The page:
“What I have done to the business people in this business world I have done even more ruthlessly and unscrupulously to those members of the working class who dared to cross my path. You all know the tale of the West Clare Railway. How I terrorised the whole countryside into acceptance of my terms, how I evicted poor Irish labourers for daring to ask as a weekly wage a sum not sufficient to pay for a box at the Opera for one of my guests at Dartry Hall, how I secured that this eviction should pass and win the approval of a venal Home Rule Press which had grown into popularity by the denunciation of evictions not one half as cold-blooded and merciless, and how in spite of this eviction of my poor countrymen and women I still managed to pose before the public as a pure-souled patriot and lover of my kind. All this you know, gentlemen! You also know – for you have been participating in my crime – how I managed our latest attempt to reduce to soulless slavery the gallant workers of Dublin. You know how I managed to secure a sufficient number of slaves prepared to sell their manhood for a chance to earn a few miserable shillings; how I used those slaves, and when I was sure of their slavishness proceeded to goad the more manly workers into revolt, and then supplanted them by the help of those Judases. How I had prepared my plans so that the Judge who tried the strikers, arrested by a police force drunken with rural hatred of the city, should feel that his own right to dividends was on trial when confronted by a working class prisoner, and should hit out vindictively with fiendish sentences accordingly. You also know, none better, how we had our secret agents in every club, society and gathering place in the city. How we encouraged them to play upon the most sacred offices and the most hallowed institutions and to divert them to our uses. How we made priests of the Most High imagine they were obeying the call of God when in reality they were only being galled by our carefully poisoned suggestions – made them mistake the insinuations of the devil for the inspirations of God. How we secured that through the influence of some of our lady shareholders the uniformed ruffians of the police should be let loose to insult with foul-mouthed indecencies the brave girls who dared to strike against the unbearable conditions you imposed upon them, and when in the pride of their outraged purity they resented the insults the same police bullies beat them, arrested them, and perjured themselves to swear their liberties away. All this you know, gentlemen! You also know how we made the streets of Dublin a place of terror for every worker not prepared to sell his class; how our uniformed brutes (whom I despised even whilst using them) batoned, kicked and maimed all and sundry; how we murdered two men in Dublin and left another widow and six orphans in Kingstown [1]; how we armed scabs to shoot at will, and how, in short, we have made of the Capital City of our country a place of slaughter, of misery, and a byword amongst the nations.

“Well, gentlemen, what has it all profited us? At the end of it all we find that the workers of Dublin are still unsubdued, and I now believe are unsubduable and unconquerable. You can extract what comfort you may from that fact. For myself now at the opening of the New Year I am determined to do what I can in the few years left me to try and make amends for all the long array of crimes against my kind of which I have been guilty. I, at least, will no longer make war upon the liberties of my poorer brothers and sisters, or use my ill-gotten wealth to exploit others. What I have done I cannot restore, but I can restore to the working class the rights of which I used my wealth to deprive them. From this night, gentlemen, I cease to hold the pistol of starvation at the heads of the poor to make them surrender their souls and liberties. I propose to go down to the Tramway Depots and hunt away the foul vermin who now pollute the cars by their presence. I propose to open the dispatch business of the Independent and Herald with Transport Union members, and if they will permit me I will grasp the hand of each and beg their pardon for my crimes against their manhood. These will be but the beginning.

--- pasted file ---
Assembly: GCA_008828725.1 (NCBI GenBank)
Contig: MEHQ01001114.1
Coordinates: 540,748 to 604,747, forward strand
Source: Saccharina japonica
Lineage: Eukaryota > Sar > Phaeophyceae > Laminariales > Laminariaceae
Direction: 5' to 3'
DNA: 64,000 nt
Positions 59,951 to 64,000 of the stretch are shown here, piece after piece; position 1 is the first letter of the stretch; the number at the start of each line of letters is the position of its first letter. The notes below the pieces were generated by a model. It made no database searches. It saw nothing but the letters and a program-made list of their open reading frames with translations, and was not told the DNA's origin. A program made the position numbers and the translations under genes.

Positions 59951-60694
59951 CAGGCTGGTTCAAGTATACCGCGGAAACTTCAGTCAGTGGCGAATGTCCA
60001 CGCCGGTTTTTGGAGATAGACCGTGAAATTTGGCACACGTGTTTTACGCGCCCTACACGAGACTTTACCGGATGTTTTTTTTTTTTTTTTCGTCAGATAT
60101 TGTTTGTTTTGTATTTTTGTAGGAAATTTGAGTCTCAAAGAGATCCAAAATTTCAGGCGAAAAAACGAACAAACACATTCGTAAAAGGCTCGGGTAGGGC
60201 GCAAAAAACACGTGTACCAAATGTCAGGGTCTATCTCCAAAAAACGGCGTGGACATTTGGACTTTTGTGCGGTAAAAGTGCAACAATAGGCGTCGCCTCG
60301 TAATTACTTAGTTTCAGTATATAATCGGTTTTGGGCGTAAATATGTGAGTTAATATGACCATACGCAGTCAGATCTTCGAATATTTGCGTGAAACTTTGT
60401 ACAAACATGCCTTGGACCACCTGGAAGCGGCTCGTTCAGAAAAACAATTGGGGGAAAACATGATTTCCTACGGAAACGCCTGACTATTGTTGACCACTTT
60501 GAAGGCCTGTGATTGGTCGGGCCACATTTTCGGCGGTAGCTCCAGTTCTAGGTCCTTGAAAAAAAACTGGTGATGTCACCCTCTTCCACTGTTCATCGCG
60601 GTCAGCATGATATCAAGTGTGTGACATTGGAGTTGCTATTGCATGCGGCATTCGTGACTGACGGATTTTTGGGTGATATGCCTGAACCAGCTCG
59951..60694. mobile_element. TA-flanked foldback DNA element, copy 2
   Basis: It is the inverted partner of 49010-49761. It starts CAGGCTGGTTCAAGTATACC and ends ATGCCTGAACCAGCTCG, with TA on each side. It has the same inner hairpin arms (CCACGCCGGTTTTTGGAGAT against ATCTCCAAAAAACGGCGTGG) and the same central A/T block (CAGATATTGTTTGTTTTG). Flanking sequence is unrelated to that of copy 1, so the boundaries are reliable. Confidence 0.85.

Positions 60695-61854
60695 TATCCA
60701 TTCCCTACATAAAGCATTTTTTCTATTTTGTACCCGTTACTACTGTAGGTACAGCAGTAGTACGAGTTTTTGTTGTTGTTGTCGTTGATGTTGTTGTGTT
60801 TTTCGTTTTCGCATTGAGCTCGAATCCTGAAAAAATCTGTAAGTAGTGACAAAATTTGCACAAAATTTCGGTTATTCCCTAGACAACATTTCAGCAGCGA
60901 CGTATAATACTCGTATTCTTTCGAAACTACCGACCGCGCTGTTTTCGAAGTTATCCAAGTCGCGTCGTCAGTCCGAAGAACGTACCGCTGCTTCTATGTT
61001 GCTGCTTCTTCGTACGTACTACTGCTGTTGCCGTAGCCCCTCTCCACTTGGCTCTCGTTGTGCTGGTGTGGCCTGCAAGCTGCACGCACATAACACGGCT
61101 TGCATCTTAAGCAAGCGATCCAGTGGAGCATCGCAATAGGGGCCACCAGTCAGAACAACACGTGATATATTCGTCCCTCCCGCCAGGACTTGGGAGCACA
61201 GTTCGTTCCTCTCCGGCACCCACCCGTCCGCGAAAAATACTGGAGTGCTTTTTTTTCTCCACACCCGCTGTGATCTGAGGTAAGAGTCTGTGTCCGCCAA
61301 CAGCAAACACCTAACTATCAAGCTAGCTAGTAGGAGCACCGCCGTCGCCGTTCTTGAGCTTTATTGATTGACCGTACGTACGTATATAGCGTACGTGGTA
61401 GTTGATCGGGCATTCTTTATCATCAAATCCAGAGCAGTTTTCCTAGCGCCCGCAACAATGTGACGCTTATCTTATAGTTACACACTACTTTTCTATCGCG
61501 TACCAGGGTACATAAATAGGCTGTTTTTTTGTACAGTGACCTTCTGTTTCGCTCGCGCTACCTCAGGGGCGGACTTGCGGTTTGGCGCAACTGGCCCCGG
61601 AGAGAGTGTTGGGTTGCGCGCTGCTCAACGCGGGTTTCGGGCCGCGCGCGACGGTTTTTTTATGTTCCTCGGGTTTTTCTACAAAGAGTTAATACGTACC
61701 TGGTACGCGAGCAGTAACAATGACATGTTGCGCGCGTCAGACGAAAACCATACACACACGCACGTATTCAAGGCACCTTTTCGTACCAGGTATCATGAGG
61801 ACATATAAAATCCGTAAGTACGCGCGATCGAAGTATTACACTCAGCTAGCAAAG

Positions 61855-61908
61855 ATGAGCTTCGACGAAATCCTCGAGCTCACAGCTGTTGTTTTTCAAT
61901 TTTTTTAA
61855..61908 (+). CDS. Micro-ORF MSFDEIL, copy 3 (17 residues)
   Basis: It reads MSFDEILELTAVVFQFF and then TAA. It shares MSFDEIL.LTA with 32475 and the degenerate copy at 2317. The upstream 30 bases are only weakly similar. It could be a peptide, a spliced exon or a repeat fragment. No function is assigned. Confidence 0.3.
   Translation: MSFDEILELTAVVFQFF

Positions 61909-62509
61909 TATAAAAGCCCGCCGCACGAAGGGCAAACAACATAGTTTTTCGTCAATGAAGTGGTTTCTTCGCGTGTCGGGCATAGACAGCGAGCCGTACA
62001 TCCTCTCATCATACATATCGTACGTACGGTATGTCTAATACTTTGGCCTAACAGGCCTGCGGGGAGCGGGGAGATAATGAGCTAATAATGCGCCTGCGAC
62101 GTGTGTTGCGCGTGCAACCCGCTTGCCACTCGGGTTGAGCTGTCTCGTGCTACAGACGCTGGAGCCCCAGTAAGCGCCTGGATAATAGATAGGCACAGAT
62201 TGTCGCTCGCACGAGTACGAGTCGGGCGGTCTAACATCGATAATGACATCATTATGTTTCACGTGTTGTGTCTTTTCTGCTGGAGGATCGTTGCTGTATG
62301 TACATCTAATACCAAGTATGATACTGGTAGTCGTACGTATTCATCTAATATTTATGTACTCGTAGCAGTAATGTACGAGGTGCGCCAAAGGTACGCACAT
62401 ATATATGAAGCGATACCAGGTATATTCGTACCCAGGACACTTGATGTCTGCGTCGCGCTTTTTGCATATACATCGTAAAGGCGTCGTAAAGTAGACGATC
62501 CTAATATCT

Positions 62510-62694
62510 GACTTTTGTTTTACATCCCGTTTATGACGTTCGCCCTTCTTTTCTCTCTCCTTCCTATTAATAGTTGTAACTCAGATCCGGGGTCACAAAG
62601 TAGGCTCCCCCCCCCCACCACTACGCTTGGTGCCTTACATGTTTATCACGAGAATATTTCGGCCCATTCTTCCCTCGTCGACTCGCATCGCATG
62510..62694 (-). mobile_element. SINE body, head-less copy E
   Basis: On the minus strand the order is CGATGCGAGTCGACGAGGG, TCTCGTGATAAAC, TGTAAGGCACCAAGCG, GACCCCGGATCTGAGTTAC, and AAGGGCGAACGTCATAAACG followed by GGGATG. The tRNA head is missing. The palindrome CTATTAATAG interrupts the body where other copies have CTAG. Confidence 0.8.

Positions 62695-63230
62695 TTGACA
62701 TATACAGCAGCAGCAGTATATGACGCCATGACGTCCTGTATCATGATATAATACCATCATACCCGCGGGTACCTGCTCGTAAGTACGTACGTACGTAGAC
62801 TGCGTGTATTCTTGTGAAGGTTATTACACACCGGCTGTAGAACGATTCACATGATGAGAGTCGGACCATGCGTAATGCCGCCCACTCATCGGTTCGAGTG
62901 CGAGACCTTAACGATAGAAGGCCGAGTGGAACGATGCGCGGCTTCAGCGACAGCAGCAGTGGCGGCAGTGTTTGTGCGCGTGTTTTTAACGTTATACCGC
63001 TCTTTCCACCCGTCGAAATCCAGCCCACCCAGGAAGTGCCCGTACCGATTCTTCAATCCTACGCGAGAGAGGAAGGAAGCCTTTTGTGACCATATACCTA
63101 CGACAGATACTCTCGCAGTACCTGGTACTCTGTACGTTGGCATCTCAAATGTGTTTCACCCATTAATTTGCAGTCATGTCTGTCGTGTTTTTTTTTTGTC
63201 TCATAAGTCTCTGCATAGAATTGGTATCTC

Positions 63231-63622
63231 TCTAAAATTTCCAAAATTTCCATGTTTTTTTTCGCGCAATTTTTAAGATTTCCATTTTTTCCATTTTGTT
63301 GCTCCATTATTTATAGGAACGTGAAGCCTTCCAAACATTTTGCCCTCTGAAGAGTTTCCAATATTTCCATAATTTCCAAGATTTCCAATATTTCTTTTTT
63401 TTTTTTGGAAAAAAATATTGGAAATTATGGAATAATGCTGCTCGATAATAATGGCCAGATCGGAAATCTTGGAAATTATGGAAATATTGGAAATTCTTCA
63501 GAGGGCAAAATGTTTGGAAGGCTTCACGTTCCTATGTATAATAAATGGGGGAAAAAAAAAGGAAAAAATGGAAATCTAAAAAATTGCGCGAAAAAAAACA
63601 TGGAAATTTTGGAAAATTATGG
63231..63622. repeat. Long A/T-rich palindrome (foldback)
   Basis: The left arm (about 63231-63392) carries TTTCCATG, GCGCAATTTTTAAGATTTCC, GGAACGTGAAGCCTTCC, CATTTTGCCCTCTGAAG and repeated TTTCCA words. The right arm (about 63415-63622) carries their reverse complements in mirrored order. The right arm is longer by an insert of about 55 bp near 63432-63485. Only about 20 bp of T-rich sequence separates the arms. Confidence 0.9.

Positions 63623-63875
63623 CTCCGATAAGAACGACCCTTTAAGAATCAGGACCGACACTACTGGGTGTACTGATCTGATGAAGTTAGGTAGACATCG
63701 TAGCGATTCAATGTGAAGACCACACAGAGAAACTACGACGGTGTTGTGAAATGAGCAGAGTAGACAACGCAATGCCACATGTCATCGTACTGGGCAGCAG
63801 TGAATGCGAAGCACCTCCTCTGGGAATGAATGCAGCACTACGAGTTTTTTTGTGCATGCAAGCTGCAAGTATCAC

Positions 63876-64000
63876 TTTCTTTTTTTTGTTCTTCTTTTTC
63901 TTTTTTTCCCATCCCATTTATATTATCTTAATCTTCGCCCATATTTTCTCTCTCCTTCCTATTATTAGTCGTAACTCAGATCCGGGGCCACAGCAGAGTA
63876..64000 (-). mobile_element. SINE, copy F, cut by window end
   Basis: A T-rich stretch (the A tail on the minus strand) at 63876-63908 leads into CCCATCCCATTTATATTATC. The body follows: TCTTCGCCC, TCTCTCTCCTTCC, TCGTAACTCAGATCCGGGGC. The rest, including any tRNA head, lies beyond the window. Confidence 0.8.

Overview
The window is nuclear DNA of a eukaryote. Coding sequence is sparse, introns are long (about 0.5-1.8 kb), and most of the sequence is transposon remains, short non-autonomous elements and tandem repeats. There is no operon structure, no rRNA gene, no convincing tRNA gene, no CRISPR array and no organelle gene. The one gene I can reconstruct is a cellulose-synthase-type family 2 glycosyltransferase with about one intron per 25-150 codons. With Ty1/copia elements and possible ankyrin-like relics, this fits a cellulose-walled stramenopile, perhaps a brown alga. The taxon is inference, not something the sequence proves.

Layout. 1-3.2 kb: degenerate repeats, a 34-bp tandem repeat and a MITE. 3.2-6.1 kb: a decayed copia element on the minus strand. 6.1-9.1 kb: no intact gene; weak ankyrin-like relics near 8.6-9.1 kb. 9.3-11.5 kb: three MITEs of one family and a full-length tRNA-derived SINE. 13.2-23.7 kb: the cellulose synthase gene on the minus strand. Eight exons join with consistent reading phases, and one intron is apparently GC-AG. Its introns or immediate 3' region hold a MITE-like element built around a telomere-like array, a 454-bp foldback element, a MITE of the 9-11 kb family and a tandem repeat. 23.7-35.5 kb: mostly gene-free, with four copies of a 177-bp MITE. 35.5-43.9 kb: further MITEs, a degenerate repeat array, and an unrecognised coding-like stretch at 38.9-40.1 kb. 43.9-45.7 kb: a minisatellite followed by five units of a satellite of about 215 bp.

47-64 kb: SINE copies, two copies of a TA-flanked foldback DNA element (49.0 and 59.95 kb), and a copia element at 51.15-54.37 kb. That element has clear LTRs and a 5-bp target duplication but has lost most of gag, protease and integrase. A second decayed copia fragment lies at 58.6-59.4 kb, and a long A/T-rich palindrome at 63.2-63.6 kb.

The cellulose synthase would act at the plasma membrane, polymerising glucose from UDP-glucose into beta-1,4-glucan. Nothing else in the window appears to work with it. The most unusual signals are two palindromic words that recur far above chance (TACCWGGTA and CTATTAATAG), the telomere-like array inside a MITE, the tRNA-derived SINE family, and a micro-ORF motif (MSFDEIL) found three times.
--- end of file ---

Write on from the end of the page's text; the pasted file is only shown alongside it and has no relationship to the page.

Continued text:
“From this day forward I am at the service of every honest cause, and I trust that the closing years of a life spent in unscrupulous acquisition of gold may be worthy of some honour when spent as they will be spent in trying to win instead the esteem of my fellows.

“To-day I am sending to Jim Larkin, whom I have grown to esteem and value as a worthy citizen, an invitation to do me the honour of consenting to dine with me on New Year’s Day at the Imperial Hotel. There on the spot made historic by Larkin [2], I propose that he and I shall make a pact of friendship, and trust that united our efforts will succeed in purging Dublin and Ireland of much of its squalor and misery, and set its feet upon the upward path that leads towards righteousness.”

(NOTE. – Up to the present the invitation has not arrived, and we are wondering whether our reporter invented the speech of Mr Murphy, as Murphy’s supporters have hitherto invented so many speeches attributed to Mr Larkin.)




1. James Nolan and James Byrne were killed by a police baton charge, and another James Byrne died on hunger strike in prison.

2. It was from a balcony of the Imperial Hotel that Larkin spoke on Bloody Sunday.


Last updated on 20.8.2003